End the month of February with rays of sunshine thanks to Brazilian Arts, Music, Dance and Film Festival presented by Student Film Collective at New School in New York.



Event Date: Monday, February 27th from 6 to 9:30 – Location: Wollman Hall – Event Name: The New School Brazilian Arts, Music, and Film Festival  “Free Food, Films, Live Concerts by 2 Brazilian Bands from the Jazz School – Amanda Ruzza/Chris Stover Quintet and – Scott Kettner’s Maracatú NY Free to New School Students Come hang, eat and dance with us right after you are done with class!

Last sentence makes me wonder if it is opened to general public. I guess it is since they are spreading the word via social media.

G'Day USA: Merino Wool, Mudfest, Australia in 80 Sips, Australia Week, January 11-29

The variety of topics featured during G'Day USA- Australia Week (January 11-29) is quite large.

Closest stop for me is New York (most events on January 19).  Topics will run the gamut from Australia's contribution to Green Building to putting wool on our backs by being the largest world producer of Merino wool.

This last part will be highlighted in The Australian Five (January 23 to 25, 2012)

"The Woolmark Company and Australians In New York Fashion Foundation are pleased to bring the best of Australian Merino wool and Australian Fashion will blend with THE AUSTRALIAN FIVE – five designers working innovatively with the highest quality Merino wool will be on show in NYC."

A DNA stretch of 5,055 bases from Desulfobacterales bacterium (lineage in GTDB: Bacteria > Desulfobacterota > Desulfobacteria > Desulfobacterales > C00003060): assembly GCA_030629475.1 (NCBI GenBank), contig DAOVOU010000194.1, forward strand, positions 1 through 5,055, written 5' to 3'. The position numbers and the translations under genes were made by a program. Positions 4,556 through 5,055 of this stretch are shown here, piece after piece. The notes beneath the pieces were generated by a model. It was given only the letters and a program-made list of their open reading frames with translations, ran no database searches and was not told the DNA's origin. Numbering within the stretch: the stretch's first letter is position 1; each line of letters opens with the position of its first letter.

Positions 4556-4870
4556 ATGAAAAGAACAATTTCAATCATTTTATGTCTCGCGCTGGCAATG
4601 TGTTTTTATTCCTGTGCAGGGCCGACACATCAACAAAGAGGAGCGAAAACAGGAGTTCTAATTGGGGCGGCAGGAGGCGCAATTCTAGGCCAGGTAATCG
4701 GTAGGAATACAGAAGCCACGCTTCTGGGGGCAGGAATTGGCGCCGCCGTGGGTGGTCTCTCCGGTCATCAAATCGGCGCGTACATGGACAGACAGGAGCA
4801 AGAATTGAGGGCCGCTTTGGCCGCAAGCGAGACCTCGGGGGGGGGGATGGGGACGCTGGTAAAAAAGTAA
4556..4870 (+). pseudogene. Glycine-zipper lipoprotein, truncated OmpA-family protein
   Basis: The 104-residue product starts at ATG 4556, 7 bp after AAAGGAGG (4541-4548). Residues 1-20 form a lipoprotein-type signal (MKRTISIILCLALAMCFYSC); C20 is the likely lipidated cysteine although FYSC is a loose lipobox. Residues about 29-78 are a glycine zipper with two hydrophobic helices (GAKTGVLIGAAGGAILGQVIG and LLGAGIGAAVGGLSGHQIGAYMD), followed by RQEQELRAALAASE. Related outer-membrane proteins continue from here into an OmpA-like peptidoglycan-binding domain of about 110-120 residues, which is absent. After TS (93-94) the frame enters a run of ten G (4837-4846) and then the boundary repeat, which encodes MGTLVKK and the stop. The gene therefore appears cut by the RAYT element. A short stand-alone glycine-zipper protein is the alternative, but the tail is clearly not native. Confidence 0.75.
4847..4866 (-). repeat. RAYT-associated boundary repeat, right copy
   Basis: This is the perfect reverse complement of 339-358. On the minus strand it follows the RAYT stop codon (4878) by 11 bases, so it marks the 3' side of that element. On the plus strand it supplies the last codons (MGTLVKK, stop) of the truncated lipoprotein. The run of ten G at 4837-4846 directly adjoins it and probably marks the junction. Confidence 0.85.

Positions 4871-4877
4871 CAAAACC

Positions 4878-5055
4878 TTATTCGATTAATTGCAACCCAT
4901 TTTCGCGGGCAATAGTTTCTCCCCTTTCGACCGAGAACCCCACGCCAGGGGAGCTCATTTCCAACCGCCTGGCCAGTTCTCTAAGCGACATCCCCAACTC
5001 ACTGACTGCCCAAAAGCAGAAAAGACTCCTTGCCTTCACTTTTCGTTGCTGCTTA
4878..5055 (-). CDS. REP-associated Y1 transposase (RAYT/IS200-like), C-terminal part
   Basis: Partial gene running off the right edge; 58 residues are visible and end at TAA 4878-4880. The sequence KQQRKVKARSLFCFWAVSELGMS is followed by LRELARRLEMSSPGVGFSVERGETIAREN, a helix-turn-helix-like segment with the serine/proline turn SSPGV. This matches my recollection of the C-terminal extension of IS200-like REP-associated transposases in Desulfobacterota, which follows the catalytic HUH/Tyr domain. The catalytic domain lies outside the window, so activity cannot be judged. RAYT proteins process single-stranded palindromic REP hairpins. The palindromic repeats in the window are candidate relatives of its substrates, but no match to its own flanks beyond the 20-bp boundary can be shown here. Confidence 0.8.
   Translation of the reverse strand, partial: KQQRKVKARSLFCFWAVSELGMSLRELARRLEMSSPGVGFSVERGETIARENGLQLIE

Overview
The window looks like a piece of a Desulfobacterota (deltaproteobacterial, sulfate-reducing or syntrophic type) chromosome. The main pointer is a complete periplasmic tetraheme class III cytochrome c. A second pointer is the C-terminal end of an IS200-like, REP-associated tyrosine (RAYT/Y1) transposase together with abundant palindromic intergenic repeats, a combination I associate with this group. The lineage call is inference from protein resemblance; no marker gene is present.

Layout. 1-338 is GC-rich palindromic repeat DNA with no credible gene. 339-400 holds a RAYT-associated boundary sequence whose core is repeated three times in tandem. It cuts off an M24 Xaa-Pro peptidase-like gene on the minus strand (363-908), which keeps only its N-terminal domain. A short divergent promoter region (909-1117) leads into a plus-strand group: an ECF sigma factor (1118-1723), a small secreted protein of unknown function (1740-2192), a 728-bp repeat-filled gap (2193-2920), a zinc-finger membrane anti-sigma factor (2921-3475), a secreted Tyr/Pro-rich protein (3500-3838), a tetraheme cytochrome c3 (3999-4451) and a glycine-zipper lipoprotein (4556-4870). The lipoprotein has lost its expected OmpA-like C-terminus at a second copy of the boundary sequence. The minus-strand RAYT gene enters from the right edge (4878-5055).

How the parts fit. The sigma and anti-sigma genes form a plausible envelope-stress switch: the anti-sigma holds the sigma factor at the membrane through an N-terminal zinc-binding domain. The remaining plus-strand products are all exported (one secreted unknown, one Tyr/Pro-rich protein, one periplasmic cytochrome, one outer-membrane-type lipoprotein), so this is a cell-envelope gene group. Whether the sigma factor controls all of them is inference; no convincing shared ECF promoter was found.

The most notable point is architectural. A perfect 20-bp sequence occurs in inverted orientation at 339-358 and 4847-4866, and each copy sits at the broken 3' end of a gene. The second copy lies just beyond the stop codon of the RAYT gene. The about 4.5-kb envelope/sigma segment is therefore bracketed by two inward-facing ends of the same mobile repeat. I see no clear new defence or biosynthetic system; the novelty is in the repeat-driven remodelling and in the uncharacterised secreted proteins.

Food and wine of course are part of the mix.

Highlight is dinner at Craft co-hosted by Tom Colichio and Australian chef Neil Perry who created meal with best meat, seafood and wines from Australia.

Most of the program is for trade and media.

General public can attend Around Australia in 80 Sips organized by Bottlenotes.

Other Around Australia in 80 Sips events will take place at stops in Chicago (January 26) and Los Angeles (January 12)

Warm up session was in Dallas (January 10). Australia Week 2012 really opens in San Francisco on January 11 followed by by Los Angeles where I would pick 'Nature and Adventure Forum' and 'Digital Down Under'.

Check the Full Calendar as programs on occasion take place only in some cities.